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Hands on with iOS 6: Settings

Dan Frakes | Sept. 21, 2012
Many changes in iOS 6 are squirreled away in the Settings app--if, like most users, you don't delve into Settings, you'll miss some great new features. Here's a look at the changes to this important-but-overlooked app, organized in the order the sections appear on the Settings screen. (Though the screenshots here show an iPhone, I describe changes for all iOS devices.)

Privacy Location Services has been moved inside a new Privacy screen that lets you fine-tune access to Contacts, Calendars, Reminders, Photos, Bluetooth Sharing, and your Twitter and Facebook accounts. For each type of data, you can choose which apps have access to that data. The Location Services section of Privacy also gains a couple new settings, found in its System Services screen: toggles for Genius For Apps and Wi-Fi Networking.

Sounds In the Sounds screen on the iPhone, the two Vibrate toggles, previous split between a Silent section and the Ringer and Alerts section, are now grouped together as Vibrate On Ring and Vibrate On Silent. You can also now choose an alert tone for new-Facebook-post notifications, and you can choose one of seven preset vibration patterns, or create a custom vibration pattern, for each type of notification; these vibration patterns are in addition to each alert's audible tone. (You can also create and assign vibration patterns for individual contacts, but that's done in the Contacts app.)

On the iPad, the Sounds item is now at the top level of the Settings app--it was previously buried in the General screen.

Brightness & Wallpaper On the iPhone and iPod touch, the previously separate Brightness and Wallpaper items have been combined into a single Brightness & Wallpaper item that includes the same options for each as before. (Brightness & Wallpaper was already a single item on the iPad in iOS 5.)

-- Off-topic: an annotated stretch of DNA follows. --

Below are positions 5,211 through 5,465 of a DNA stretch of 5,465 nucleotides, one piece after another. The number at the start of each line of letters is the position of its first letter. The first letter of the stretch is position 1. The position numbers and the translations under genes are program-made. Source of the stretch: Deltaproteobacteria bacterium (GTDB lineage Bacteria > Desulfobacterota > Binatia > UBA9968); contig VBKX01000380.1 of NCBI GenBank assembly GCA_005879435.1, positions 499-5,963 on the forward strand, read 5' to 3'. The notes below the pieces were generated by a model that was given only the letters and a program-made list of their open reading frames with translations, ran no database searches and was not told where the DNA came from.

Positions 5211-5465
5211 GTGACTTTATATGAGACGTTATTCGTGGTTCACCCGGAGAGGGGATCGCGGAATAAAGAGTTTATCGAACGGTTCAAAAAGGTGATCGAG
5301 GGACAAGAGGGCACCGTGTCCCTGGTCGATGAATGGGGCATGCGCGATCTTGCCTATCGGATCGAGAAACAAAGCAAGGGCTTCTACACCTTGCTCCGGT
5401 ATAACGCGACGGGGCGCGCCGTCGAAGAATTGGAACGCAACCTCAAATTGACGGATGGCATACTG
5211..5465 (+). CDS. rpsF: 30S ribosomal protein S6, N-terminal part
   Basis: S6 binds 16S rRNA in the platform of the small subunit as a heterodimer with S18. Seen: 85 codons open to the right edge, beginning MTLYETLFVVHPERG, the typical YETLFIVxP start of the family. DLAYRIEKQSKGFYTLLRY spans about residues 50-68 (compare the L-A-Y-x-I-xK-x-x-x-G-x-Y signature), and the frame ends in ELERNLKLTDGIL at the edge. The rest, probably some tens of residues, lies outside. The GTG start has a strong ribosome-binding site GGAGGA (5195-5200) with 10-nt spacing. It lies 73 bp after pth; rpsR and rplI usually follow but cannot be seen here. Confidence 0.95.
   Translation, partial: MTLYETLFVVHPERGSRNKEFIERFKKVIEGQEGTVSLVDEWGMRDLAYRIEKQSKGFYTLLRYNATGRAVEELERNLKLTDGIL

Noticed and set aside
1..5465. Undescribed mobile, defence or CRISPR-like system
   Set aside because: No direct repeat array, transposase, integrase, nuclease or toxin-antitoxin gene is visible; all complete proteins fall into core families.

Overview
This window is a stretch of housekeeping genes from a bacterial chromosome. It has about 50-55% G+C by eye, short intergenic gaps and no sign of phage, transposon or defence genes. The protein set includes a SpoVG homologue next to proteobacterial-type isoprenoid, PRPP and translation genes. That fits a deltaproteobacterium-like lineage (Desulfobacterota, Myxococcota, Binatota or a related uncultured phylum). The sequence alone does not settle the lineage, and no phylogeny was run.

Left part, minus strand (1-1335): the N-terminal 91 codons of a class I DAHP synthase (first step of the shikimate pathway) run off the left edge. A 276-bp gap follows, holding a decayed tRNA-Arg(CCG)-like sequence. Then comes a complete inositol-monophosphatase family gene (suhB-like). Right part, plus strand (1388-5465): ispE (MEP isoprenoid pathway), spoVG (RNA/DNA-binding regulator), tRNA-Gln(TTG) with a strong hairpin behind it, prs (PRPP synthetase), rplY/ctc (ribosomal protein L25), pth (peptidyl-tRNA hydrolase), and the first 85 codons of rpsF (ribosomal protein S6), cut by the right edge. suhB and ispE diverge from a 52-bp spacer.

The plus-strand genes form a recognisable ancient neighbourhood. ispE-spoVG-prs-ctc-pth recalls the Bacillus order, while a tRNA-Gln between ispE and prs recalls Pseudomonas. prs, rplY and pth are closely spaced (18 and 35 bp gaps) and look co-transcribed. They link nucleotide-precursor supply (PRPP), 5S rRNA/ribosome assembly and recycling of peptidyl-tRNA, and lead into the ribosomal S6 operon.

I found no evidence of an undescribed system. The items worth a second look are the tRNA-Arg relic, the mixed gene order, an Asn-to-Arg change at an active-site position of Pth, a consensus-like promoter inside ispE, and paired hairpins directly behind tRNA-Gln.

General Apple has introduced a slew of changes in the General screen. For starters, it no longer contains the Bluetooth option (which, as noted above, has been moved to its own item in the main Settings list). On the iPad, iOS 6 removes the Network item and moves the VPN section up one level--the other items under Network in iOS 5 (Wi-Fi and Personal Hotspot) have their own top-level entries.

On the iPhone, the Network item has been renamed Cellular, and new here is a group of settings that let you choose which features (iCloud Documents, iTunes, FaceTime, Passbook Updates, and Reading List) can use cellular data. Note that to allow FaceTime to use cellular data, you must have an eligible cellular plan--AT&T, for example, requires that you subscribe to one of the company's Mobile Share plans in order to use this feature.

On iPads, the Usage screen now includes information on usage and standby time since the last full charge (options that were previously available only on the iPhone).

The Auto-Lock screen has gained a Never setting on all devices, and a 15-minute setting on the iPad. On the iPhone, the Require Passcode option in the Passcode Lock screen has gained settings for 15 minutes, 1 hour, and 4 hours. (Interestingly on an iPad 2, this screen actually loses a few options.) On iPhones, there are also new options to allow Passbook access when the device is locked, and to allow you to use iOS 6's new Reply With Message feature (see Phone, below) when the phone is locked.

 

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